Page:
Episode 89 – 10 Mistakes We Make With Sex

All of us make mistakes when it comes to sex.  In this episode, we discuss 10 common mistakes almost every couple makes with sex and how to overcome them.

Show Notes:

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References for this episode:

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Show Summary:

Today I wanted to go over ten mistakes we make with sex. Let me just start by saying that MOST couples make these. They are very common. So please, don’t think you are alone in this. Everyone makes mistakes. Everyone has problems. I have made almost all of these. That is one of the things that inspired me to become a sex coach. All my mistakes. My struggles in overcoming my religious beliefs about sex. My naiveté about my body. Struggling with my body image and struggling with low desire or no desire. I’ve been there. But when we work consistently to overcome the mistakes, we can have a truly beautiful and fulfilling sex life.

  1. Thinking that good sex will come naturally

This is so common. So if this is something you thought in the past, you are not alone.

Before you were married, you probably didn’t have a lot of knowledge of what your sexual relationship would look like or be like. Unless you are one of the very few people whose parents were pretty open about their sex life, most of your ideas probably came from the media. In the movies and on TV, sex looks like two people who have a high desire. They make sex look easy. And you think, if two people love each other, then sex will just be natural. We also have a cultural expectation that if we get married in the temple that marriage and sex will just work. We also think that because it comes naturally, we shouldn’t have to put any work into it. It’s what our bodies were designed to do, right? We will figure it out.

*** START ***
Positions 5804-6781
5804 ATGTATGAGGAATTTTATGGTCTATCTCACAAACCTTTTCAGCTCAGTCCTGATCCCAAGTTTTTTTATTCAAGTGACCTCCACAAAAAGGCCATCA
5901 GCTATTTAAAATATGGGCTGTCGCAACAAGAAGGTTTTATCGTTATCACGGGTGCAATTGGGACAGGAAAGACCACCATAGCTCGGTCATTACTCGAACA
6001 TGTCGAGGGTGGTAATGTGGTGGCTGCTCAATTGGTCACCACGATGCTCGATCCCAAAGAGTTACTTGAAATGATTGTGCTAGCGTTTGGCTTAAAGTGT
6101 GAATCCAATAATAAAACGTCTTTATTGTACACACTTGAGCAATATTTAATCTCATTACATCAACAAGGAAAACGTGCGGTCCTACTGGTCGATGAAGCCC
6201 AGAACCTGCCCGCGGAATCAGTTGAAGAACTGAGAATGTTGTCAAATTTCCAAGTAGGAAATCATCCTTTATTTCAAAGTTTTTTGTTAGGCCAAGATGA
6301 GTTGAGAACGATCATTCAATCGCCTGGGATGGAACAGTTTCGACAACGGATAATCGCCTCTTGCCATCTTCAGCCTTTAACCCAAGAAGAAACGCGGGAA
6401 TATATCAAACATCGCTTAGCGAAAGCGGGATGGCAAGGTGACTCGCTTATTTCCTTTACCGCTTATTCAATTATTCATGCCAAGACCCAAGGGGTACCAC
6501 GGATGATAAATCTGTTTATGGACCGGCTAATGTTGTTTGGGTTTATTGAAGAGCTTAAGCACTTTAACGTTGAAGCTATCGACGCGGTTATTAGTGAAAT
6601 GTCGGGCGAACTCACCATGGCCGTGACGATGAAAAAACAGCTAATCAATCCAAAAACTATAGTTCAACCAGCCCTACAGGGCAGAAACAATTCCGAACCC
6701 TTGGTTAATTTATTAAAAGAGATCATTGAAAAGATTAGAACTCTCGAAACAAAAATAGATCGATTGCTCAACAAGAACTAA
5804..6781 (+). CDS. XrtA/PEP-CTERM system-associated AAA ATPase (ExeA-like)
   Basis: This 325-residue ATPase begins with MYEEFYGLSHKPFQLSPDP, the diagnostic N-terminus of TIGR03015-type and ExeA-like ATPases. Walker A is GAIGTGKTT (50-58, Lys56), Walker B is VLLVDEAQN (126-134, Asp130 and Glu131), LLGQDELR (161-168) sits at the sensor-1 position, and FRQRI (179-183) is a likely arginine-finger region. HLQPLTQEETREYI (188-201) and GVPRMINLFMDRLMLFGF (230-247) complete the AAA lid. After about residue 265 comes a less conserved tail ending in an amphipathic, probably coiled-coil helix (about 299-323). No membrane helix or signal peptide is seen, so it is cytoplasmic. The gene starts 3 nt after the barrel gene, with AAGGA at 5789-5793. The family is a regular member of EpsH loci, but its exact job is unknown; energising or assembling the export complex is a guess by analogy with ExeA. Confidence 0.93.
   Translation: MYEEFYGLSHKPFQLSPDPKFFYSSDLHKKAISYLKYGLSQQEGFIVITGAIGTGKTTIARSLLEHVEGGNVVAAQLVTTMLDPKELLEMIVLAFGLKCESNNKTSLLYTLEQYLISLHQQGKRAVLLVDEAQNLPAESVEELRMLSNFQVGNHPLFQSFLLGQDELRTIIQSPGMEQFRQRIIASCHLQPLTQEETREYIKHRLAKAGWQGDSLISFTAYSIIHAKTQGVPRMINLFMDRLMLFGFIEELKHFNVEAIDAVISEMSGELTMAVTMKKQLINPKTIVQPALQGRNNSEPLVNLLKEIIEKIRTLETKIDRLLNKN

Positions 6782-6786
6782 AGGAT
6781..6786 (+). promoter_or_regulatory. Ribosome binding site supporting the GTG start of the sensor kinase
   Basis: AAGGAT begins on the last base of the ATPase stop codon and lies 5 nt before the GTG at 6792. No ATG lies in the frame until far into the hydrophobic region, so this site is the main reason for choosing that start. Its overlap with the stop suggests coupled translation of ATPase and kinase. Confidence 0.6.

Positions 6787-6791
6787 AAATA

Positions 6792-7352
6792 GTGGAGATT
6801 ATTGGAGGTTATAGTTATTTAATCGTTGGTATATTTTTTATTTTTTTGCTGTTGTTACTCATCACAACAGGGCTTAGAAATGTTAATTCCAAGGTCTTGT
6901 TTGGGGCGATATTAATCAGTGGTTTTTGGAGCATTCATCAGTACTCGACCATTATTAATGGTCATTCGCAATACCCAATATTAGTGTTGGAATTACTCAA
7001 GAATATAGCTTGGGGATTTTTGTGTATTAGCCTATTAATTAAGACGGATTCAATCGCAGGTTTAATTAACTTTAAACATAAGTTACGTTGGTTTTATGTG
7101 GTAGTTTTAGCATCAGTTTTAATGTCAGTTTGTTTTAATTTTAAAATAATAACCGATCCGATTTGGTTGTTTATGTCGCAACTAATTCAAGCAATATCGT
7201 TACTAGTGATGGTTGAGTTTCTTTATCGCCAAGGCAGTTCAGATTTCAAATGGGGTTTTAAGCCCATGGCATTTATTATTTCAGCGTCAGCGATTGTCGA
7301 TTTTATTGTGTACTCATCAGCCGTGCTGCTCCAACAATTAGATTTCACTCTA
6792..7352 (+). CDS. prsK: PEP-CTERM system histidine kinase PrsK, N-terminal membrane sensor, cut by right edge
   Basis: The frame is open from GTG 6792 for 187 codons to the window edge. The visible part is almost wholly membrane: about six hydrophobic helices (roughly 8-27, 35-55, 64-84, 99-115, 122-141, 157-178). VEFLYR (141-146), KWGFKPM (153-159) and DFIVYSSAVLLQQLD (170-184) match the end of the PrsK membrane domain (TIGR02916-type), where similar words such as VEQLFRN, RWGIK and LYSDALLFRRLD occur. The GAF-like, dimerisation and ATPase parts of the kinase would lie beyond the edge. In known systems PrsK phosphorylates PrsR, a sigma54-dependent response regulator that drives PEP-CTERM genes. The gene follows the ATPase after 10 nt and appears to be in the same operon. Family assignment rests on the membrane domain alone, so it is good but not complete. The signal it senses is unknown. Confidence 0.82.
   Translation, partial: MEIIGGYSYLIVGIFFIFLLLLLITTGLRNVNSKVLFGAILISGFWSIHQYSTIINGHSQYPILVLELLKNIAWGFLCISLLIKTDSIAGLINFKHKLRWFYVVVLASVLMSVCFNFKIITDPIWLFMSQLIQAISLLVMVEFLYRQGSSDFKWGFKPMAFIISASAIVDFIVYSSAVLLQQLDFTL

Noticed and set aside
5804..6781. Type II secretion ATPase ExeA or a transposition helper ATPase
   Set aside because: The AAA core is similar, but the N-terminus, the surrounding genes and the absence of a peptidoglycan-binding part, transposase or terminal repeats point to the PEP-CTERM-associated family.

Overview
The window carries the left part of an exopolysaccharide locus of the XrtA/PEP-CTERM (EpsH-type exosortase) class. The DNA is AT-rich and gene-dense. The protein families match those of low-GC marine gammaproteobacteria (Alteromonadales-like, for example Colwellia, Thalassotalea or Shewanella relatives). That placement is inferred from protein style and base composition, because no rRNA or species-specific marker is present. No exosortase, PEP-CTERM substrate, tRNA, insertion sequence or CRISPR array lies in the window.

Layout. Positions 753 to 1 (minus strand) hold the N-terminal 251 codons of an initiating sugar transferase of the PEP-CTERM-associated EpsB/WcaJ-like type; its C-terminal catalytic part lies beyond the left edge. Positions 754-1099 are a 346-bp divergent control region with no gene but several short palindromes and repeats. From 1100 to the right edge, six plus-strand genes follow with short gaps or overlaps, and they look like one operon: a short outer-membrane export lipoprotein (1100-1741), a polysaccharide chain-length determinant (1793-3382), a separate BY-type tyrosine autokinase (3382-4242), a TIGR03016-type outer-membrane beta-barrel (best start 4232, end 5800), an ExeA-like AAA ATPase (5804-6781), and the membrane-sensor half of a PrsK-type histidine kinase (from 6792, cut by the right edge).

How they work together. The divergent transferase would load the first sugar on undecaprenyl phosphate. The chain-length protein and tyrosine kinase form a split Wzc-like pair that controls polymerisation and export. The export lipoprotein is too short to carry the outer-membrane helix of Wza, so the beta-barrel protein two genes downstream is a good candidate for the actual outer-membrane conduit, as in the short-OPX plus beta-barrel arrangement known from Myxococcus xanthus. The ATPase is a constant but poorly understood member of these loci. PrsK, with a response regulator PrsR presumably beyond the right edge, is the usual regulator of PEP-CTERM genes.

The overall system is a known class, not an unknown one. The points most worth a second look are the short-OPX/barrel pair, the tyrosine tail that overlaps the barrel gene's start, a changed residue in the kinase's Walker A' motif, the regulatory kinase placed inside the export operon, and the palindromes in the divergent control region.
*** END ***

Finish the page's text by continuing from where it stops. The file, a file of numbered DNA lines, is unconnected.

But the truth is, sex is a skill. It requires a LOT of work. We have to figure out what we like, what our partner likes, what positions work best for us. We have to learn how to communicate that and be vulnerable and express that to our partner. We have to get over our psychological issues about needing things and making our needs known. We think that good sex should just happen without having to talk about it, but that just doesn’t work.